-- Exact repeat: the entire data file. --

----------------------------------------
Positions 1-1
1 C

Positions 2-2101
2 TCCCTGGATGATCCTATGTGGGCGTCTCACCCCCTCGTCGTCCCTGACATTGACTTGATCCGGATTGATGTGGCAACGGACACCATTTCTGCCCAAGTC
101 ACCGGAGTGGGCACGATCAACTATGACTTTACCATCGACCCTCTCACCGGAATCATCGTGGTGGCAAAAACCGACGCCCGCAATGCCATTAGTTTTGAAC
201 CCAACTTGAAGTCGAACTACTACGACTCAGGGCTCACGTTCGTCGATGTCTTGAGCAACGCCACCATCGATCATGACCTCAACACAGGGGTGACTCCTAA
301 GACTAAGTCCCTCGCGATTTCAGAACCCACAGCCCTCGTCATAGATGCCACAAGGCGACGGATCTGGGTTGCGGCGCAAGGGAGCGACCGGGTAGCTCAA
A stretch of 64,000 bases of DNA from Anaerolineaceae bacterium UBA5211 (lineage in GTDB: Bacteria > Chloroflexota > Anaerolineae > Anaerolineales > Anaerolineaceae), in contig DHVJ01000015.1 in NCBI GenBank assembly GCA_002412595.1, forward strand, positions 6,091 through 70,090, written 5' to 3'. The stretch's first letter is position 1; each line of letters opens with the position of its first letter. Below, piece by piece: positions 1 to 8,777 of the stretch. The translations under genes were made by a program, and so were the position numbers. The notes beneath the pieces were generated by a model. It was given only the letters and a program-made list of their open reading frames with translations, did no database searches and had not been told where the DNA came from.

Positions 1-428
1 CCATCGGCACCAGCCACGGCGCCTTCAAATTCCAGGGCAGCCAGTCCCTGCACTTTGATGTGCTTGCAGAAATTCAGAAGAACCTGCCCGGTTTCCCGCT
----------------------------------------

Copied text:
Positions 1-1
1 C

Positions 2-2101
2 TCCCTGGATGATCCTATGTGGGCGTCTCACCCCCTCGTCGTCCCTGACATTGACTTGATCCGGATTGATGTGGCAACGGACACCATTTCTGCCCAAGTC
101 ACCGGAGTGGGCACGATCAACTATGACTTTACCATCGACCCTCTCACCGGAATCATCGTGGTGGCAAAAACCGACGCCCGCAATGCCATTAGTTTTGAAC
201 CCAACTTGAAGTCGAACTACTACGACTCAGGGCTCACGTTCGTCGATGTCTTGAGCAACGCCACCATCGATCATGACCTCAACACAGGGGTGACTCCTAA
301 GACTAAGTCCCTCGCGATTTCAGAACCCACAGCCCTCGTCATAGATGCCACAAGGCGACGGATCTGGGTTGCGGCGCAAGGGAGCGACCGGGTAGCTCAA
A stretch of 64,000 bases of DNA from Anaerolineaceae bacterium UBA5211 (lineage in GTDB: Bacteria > Chloroflexota > Anaerolineae > Anaerolineales > Anaerolineaceae), in contig DHVJ01000015.1 in NCBI GenBank assembly GCA_002412595.1, forward strand, positions 6,091 through 70,090, written 5' to 3'. The stretch's first letter is position 1; each line of letters opens with the position of its first letter. Below, piece by piece: positions 1 to 8,777 of the stretch. The translations under genes were made by a program, and so were the position numbers. The notes beneath the pieces were generated by a model. It was given only the letters and a program-made list of their open reading frames with translations, did no database searches and had not been told where the DNA came from.

Positions 1-428
1 CCATCGGCACCAGCCACGGCGCCTTCAAATTCCAGGGCAGCCAGTCCCTGCACTTTGATGTGCTTGCAGAAATTCAGAAGAACCTGCCCGGTTTCCCGCT